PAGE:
My brain panics every time I see a flipped AMBULANCE sign on a car driving in my direction. I feel like an Alice-in-Wonderland who falls into the world of my little kids' beautiful drawings, with their names scribbled from right to left.
It is intended to look correct in the rear view mirror when the ambulance is driving behind us, but looking at it straight on is disorienting. Someone, please come up with a creative, non-confusing solution that works both ways!
The masterpiece of reflection is a flat mirror. Every ray of light is elegantly bouncing back at exactly the same angle it came in, creating a virtual image identical to the one in front of a mirror. Or is it? Doesn't the image in a mirror look like it is a right-left flip of the original figure? Don't we see ourselves with our right hand being left and left hand being right in a mirror? And if this is true, why do mirrors only flip right-left and do not transform up-down?
I tend to agree with those who believe that mirrors have never pretended to do a right-left transformation. With its parallel reflection, a mirror is flipping our image in the depth dimension (Z axis). Your right hand stays on the right and left hand on the left, top on top and bottom at the bottom. We are basically looking at a Xeroxed copy of ourselves.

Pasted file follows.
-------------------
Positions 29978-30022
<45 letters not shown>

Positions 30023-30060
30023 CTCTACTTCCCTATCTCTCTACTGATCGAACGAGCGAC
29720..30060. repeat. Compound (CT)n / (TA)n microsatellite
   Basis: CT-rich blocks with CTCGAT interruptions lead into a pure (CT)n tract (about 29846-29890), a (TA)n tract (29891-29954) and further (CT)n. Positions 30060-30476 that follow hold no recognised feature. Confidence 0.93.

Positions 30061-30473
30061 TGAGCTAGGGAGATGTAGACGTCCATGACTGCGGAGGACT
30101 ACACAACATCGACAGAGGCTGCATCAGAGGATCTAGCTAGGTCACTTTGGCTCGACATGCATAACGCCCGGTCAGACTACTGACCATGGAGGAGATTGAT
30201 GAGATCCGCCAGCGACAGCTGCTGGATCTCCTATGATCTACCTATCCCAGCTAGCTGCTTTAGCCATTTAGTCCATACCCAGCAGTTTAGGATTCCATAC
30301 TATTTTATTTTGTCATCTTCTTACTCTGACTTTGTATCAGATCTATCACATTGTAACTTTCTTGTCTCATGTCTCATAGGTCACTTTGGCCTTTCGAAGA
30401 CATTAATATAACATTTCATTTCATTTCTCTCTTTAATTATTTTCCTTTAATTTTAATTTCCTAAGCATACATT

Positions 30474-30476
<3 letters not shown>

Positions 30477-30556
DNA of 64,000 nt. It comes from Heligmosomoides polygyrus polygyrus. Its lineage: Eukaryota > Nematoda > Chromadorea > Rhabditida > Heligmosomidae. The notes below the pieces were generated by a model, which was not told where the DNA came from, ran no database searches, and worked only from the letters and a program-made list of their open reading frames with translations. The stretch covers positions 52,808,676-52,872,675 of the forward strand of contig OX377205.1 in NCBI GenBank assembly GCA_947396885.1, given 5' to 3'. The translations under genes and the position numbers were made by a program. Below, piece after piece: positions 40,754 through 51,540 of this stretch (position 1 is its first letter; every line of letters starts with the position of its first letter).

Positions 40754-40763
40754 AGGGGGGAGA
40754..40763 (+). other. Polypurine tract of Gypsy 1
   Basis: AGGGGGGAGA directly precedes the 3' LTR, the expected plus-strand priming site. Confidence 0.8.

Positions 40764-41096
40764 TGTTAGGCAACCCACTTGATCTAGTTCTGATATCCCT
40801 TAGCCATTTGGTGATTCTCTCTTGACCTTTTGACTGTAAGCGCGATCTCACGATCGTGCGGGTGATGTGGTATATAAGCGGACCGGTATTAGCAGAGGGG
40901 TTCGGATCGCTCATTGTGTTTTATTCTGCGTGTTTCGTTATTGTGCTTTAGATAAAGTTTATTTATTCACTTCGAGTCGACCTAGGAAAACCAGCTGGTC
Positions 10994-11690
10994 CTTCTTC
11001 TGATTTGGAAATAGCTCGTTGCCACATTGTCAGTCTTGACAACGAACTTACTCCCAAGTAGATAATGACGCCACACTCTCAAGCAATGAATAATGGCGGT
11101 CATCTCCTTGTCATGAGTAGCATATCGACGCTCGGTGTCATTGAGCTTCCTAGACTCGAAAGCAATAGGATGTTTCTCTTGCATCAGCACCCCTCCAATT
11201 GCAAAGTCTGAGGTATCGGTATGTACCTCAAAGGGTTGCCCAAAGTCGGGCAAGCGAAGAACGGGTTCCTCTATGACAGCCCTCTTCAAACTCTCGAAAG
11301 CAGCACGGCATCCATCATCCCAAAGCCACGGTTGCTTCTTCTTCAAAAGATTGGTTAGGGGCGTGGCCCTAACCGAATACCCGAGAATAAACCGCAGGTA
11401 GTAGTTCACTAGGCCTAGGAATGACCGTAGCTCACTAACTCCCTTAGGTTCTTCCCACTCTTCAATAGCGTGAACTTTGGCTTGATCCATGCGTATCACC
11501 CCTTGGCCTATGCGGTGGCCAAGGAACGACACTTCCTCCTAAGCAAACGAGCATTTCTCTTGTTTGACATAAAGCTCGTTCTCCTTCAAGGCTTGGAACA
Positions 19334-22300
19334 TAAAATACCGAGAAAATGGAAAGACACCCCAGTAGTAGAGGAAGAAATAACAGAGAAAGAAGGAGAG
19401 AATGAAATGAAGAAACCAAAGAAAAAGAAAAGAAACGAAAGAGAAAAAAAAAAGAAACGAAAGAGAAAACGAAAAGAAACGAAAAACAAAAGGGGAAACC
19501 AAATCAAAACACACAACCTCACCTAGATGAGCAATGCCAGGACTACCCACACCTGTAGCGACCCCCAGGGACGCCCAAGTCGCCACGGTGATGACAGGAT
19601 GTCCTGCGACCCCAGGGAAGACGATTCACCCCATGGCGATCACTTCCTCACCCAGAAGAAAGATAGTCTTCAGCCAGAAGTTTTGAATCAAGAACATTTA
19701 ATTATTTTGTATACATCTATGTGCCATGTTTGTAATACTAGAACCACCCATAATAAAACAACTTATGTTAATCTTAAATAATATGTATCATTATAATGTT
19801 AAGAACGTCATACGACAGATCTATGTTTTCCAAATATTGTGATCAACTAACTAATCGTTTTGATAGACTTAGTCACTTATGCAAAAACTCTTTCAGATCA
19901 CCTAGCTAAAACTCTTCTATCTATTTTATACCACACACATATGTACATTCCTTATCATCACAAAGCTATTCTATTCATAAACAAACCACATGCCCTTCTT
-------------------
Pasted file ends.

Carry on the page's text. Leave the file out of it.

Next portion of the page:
But our brain is unsure. Much more often than seeing ourselves in a mirror, we are used to seeing other people in front of us. Standing, sitting or pictured with their faces toward ours, with their right hand in front of our left hand and their left in front of our right. When comparing such a figure with our own mirror image, it does look right-left flipped.
Right-left flip comes out of intuitive comparison to something we are accustomed to seeing. But why should we be comparing? If we constantly saw gymnasts on the bar rotated upside down, we might want to compare them to our mirror image and it then would look up-down flipped.
So, let's stop blaming the innocent mirror for confusing us. It does only one thing, and it does it very well: object reflection in depth, aka Xeroxing. It has never pretended to do left-right or up-down flip. The flip is our brain's desperate attempt to make sense of a virtual object we see, by matching it with something we know well.
And as for visual confusion with the mirrors, it is my excuse for skipping mirrored aerobics rooms. There are too many lefts and rights there.
Like it? Try more math adventures in home ownership by The Math Mom: Pythagoras vs my husband... or You put a dirty plate in, you take a clean plate out. And you repeat it all around.